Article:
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This article in AJ

  1. Vol. 64 No. 5, p. 603-608
     
    Received: Nov 15, 1971
    Published: Sept, 1972


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doi:10.2134/agronj1972.00021962006400050016x

Aerial Thermal Scanner to Determine Temperatures of Soils and of Crop Canopies Differing in Water Stress1

  1. J. F. Bartholic,
  2. L. N. Namkem and
  3. C. L. Wiegand2

Abstract

Abstract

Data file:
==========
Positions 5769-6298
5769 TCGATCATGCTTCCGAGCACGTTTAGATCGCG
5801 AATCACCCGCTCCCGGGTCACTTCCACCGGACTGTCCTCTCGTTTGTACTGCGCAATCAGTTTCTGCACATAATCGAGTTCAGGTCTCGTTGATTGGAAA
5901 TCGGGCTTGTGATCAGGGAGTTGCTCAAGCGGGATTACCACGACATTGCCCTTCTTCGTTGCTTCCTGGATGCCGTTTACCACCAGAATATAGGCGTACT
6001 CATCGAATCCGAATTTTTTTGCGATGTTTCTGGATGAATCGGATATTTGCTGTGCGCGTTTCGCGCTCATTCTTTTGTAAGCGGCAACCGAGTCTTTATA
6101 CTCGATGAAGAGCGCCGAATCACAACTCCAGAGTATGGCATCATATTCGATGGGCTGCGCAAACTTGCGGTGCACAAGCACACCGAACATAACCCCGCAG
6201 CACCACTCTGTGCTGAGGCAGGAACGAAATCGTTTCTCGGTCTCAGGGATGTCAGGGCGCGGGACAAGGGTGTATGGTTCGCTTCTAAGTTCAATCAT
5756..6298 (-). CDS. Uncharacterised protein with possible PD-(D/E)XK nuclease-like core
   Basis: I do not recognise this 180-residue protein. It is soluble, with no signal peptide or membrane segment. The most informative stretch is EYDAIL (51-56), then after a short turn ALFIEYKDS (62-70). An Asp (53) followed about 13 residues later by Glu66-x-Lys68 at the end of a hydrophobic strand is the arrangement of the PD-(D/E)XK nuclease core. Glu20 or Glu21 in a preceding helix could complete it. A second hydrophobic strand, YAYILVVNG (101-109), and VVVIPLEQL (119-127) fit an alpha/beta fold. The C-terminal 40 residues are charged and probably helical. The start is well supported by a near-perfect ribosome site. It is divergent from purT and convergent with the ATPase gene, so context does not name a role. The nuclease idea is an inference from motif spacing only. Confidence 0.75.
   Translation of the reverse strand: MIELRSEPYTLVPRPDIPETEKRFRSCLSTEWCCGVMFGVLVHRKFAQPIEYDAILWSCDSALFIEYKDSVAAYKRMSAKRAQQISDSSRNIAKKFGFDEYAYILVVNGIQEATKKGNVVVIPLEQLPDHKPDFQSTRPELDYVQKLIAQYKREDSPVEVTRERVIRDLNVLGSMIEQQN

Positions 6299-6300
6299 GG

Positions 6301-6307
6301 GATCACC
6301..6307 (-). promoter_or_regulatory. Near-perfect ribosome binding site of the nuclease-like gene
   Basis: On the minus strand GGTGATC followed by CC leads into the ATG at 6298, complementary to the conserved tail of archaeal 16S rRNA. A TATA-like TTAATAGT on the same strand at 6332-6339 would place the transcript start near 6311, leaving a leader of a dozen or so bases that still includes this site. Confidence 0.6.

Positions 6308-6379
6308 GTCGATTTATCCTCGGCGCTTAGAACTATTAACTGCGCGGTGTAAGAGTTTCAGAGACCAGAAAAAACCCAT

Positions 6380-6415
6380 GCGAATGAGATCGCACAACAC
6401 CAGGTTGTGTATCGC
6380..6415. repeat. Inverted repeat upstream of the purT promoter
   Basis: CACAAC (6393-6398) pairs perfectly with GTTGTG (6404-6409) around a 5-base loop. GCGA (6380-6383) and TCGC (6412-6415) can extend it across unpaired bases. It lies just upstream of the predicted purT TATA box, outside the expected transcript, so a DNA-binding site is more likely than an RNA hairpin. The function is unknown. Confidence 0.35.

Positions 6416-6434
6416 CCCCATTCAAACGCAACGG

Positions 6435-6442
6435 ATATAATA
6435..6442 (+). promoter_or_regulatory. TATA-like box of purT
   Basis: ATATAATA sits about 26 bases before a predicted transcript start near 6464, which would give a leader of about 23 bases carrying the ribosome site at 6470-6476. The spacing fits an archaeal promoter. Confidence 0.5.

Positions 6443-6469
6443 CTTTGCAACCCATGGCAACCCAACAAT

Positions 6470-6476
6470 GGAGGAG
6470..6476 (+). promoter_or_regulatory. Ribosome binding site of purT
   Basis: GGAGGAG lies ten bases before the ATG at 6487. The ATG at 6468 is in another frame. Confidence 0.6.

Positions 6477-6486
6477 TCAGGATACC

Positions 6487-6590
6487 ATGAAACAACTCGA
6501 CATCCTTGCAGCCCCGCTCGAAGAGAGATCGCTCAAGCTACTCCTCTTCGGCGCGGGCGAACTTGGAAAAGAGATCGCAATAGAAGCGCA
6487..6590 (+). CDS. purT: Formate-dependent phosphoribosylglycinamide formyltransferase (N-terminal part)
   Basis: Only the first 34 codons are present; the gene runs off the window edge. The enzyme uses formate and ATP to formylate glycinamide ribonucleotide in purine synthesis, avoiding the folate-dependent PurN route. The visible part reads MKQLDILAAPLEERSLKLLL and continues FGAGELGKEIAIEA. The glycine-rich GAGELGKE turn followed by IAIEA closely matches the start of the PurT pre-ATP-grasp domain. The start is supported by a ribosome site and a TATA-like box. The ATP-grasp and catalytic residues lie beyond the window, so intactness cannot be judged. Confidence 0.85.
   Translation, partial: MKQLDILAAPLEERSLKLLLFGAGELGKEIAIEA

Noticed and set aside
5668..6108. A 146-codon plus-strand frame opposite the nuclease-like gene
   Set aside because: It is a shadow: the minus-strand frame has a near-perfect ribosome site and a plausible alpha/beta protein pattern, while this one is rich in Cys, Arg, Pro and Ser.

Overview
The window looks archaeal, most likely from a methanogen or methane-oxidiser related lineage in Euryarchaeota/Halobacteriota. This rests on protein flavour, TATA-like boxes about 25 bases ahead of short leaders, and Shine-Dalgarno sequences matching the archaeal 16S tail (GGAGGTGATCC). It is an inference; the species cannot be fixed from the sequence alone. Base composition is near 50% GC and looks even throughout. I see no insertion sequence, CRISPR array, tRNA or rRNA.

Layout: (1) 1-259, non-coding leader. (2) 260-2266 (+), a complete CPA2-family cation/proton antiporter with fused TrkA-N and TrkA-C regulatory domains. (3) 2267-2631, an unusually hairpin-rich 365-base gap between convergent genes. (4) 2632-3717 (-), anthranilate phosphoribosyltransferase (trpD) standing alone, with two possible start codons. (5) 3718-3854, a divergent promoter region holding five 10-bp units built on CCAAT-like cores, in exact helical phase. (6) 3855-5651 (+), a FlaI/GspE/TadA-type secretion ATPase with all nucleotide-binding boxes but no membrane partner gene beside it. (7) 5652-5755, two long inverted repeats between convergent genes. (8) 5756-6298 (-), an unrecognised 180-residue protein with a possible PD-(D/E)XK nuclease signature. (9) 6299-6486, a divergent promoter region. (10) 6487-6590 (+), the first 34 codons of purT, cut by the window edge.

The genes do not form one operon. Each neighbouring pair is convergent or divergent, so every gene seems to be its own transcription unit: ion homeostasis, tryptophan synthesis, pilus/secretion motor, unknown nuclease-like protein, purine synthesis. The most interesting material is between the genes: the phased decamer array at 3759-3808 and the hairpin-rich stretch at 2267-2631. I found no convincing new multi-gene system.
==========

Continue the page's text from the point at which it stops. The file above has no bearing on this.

An airplane-mounted thermal scanner was used to measure irradiance in the 8- to 14-μm wavelength interval over an extensively instrumented agricultural area. The area included soils differing in water and tillage condition, and replicated cotton (Gossypium hirsutum L.) plots with a wide range of plant water stress. The scanner data were recorded on analog magnetic tape and on 70-mm film. The film densities of the various soil and cotton treatments and film calibration information were determined with a microdensitometer. The observed itradiances corresponded to cotton plant canopy temperature differences up to 6 C between the most and the least water-stressed plots. The irradiance data from soils showed large differences as a function of time after tillage and irrigation. It is concluded that thermal imagery offers potential as a useful aid for delineating waterstressed and nonstressed fields, evaluating uniformity of irrigation, and evaluating surface soil water conditions.

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